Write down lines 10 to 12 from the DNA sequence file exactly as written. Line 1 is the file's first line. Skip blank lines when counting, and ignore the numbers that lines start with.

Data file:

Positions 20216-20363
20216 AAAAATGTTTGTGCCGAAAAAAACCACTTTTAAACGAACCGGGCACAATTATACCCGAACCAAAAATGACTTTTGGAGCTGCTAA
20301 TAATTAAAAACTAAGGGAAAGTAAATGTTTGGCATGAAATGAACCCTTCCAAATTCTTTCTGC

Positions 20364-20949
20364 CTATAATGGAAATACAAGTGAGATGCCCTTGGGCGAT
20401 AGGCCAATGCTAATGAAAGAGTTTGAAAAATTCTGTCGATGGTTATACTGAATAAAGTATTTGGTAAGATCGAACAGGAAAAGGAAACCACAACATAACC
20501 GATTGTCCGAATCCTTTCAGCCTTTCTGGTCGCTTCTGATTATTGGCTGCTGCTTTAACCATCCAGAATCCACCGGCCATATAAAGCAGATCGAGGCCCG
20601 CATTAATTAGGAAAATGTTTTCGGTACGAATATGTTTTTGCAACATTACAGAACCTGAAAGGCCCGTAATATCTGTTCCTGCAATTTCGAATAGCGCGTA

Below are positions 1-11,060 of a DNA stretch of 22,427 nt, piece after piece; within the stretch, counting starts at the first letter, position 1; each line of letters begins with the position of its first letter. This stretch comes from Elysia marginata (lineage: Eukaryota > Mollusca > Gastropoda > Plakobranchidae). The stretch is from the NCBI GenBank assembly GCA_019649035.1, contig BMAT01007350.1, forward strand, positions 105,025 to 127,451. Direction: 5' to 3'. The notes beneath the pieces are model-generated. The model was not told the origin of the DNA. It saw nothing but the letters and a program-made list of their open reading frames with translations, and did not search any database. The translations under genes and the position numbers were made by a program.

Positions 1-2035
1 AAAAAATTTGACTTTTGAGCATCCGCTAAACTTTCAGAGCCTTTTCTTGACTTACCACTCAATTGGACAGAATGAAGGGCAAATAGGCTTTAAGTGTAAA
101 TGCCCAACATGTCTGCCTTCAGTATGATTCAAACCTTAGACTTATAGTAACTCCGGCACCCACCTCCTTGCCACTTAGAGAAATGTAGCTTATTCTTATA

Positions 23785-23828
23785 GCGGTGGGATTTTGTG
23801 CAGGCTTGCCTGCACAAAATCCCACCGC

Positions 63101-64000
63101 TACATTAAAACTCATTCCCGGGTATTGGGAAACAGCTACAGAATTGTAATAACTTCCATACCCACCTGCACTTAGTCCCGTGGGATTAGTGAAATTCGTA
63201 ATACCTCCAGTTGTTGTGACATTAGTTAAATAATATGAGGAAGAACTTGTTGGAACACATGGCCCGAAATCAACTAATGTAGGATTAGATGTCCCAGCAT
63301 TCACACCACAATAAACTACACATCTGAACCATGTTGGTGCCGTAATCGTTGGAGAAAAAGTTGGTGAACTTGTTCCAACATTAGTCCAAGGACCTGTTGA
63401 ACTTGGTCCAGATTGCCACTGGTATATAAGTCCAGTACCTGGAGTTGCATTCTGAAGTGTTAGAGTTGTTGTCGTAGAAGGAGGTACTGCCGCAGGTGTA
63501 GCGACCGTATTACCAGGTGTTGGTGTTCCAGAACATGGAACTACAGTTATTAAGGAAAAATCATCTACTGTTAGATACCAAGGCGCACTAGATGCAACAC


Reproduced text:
Positions 1-2035
1 AAAAAATTTGACTTTTGAGCATCCGCTAAACTTTCAGAGCCTTTTCTTGACTTACCACTCAATTGGACAGAATGAAGGGCAAATAGGCTTTAAGTGTAAA
101 TGCCCAACATGTCTGCCTTCAGTATGATTCAAACCTTAGACTTATAGTAACTCCGGCACCCACCTCCTTGCCACTTAGAGAAATGTAGCTTATTCTTATA